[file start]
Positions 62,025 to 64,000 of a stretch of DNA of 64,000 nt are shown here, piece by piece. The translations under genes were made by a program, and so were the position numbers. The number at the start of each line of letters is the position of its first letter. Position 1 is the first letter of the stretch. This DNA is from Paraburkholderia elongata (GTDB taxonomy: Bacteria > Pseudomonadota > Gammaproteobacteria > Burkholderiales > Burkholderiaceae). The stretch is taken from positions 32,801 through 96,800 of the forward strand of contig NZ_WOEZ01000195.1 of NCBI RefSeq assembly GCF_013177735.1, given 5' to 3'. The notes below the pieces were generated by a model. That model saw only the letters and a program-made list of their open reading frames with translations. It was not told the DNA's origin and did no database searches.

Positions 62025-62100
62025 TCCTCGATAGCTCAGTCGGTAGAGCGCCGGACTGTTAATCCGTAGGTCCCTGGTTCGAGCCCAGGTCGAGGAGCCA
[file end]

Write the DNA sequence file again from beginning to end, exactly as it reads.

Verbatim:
Positions 62,025 to 64,000 of a stretch of DNA of 64,000 nt are shown here, piece by piece. The translations under genes were made by a program, and so were the position numbers. The number at the start of each line of letters is the position of its first letter. Position 1 is the first letter of the stretch. This DNA is from Paraburkholderia elongata (GTDB taxonomy: Bacteria > Pseudomonadota > Gammaproteobacteria > Burkholderiales > Burkholderiaceae). The stretch is taken from positions 32,801 through 96,800 of the forward strand of contig NZ_WOEZ01000195.1 of NCBI RefSeq assembly GCF_013177735.1, given 5' to 3'. The notes below the pieces were generated by a model. That model saw only the letters and a program-made list of their open reading frames with translations. It was not told the DNA's origin and did no database searches.

Positions 62025-62100
62025 TCCTCGATAGCTCAGTCGGTAGAGCGCCGGACTGTTAATCCGTAGGTCCCTGGTTCGAGCCCAGGTCGAGGAGCCA